Yes, that is almost two inches of precip in the Sierra Nevada’s over the next couple of days.  El Nino, anyone?  Our friends in the Golden State would have given their left grape and a couple first born for that kind of precip last year … now they getting it before they should and we think there is a lot more where that is coming from (the wet and warm Pacific).  Yeah, we know, it is too early to start thinking El Nino is going to change the fundamentals but its worth watching and planning for.  Also worth watching are loads … NW loads are actually up a touch:


While the south has taken a tumble as it stumbles back to climo – dropping 3-4kmw from last week’s peak:


At least the renewables are down a scoch rendering a slight, very slight, bullish tone to this outlook:


Another interesting twist to the current plot is imports into California – these are off nearly 3000 MW on the peak:


About 2000 of this is coming from cuts in the AC and DC, the rest from Palo and Mead.  It’s almost as if CA doesn’t need the energy, and with cooler temps coming, they will need even less …. DC is down …so what you must be asking.

On the product front we will be rolling out a few new reports next week:

  1. Control Area Forecasts by Day – this report will return load, hydro, and wind energy forecasts by day (on and off) for 38 WECC control areas.  We currently are publishing hourly data for the same control areas.  The report will be especially interesting as the water year plays out as you will be able to watch which utilities are getting long and short based upon the current snow pack.
  2. WECC “Actual” Loads – we currently publish actual loads for about 70kmw peak (60% or so); this new report will publish “actual” loads for 100% of the WECC using our internal algorithms that regress all the “dark” utilities (those that don’t publish actuals) to the ones that do.  I’ve seen the data, it’s quite interesting.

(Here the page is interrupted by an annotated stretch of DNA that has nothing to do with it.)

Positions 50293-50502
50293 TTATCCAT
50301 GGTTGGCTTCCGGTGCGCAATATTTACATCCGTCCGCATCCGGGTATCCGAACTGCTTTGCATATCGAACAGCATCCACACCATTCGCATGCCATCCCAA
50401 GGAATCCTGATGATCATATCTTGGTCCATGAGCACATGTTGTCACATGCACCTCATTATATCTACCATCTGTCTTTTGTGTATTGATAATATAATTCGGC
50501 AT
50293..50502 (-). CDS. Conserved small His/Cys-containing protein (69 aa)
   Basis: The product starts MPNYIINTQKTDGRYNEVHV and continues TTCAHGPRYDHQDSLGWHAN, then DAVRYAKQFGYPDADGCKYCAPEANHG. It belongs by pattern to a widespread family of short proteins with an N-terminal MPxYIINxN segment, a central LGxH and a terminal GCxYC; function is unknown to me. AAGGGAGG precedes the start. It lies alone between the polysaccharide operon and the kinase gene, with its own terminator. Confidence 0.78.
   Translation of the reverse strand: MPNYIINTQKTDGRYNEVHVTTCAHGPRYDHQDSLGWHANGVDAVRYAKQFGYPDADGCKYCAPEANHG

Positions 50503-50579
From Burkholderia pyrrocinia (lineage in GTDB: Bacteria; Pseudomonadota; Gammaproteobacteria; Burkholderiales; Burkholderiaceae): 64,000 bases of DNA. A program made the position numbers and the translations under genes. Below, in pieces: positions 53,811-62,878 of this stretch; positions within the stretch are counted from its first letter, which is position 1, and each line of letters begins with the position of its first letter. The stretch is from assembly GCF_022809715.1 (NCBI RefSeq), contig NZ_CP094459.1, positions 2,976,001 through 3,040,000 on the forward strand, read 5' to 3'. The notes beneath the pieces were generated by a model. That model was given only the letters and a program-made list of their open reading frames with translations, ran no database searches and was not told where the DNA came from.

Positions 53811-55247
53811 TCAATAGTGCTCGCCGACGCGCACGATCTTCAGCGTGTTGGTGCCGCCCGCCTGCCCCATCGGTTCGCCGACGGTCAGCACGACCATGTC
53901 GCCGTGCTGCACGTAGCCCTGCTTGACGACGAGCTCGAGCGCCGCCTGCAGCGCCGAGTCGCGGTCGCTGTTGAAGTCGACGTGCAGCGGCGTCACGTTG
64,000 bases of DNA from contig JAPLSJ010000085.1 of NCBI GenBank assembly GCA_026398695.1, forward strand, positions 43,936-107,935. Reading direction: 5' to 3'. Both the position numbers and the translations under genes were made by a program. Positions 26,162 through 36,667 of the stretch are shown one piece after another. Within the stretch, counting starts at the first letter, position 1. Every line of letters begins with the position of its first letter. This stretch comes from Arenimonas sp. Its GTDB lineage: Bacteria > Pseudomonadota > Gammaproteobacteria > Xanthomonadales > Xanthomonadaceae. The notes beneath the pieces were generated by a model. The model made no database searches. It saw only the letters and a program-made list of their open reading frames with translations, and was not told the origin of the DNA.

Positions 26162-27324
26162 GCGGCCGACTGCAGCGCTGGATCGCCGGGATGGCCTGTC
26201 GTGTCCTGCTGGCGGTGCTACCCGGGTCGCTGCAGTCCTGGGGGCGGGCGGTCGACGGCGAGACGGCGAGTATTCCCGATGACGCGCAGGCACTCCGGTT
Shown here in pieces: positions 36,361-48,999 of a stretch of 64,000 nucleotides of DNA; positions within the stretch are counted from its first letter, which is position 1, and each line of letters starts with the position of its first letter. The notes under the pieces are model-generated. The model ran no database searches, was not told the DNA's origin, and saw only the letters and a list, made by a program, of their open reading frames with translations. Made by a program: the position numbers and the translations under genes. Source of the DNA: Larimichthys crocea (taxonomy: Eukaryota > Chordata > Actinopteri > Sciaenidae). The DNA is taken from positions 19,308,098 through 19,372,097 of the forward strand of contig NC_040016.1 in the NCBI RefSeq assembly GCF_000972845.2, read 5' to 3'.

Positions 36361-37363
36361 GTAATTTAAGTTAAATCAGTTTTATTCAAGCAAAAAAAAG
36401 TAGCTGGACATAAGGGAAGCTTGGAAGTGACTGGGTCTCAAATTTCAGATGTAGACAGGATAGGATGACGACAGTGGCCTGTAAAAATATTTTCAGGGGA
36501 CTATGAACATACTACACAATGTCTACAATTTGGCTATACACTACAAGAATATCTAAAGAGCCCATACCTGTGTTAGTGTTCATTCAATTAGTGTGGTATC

In closing I want to thank the nine companies that joined Ansergy this month – we appreciate your business .


Kiss Oct Goodbye

Good Morning,

Just one or two more days of trading Oct before it slides into BOM – before that happens I wanted to take a quick tour of the Oct products and offer up my thoughts, beginning with Mid-C Oct onpeak:


Two thoughts here: note the convergence of the market to the forecast, it has been wrong for the last month – and now it’s right and I don’t see a lot of upside in shorting at $24.75, in fact I’d probably be long given that the two value measurement metrics (the forecast and the market) are now in sync.  But I also don’t see a lot of upside in owning it given Oct’s current position in the stack:


Note there is about the same amount of upside as downside ($4.77 and $3.50, respectively).  Probably the best strategy for Oct Mid-C on peak is to close it out and focus on better opportunities.     Moving south, the SP heavy appears a bit heavy:


Unlike the Mid-C, the SP has diverged from the forecast, probably in sympathy with cash; cash which was driven by 100+ degrees in the LA valleys, something that most likely won’t happen.  Out of 59,000 hourly observations at Burbank during October  (since 1989) only 60 posted temperatures north of 100 degrees, and only two of those occurred after Oct 10.  Given that the current forecast covers covers the first 10 days of October, and its normal, the chances of a big heat event is very low.  Add on the renewables and distributed solar and we think, as does the model, that its not worth more than the low 30s.  So that means we are bearish on the spread (we as in me, I’ll let Scott share his own thoughts on that)?  Yes, it does.


It’s just the SP chart since the forecast and market are identical at Mid-C, though I’d rather put on an Oct position through the spread as I see upside on both legs – and have the option of flipping it into an outright at any time.   Now let’s look at Nov, soon to be prompt month, beginning with Mid-C outright: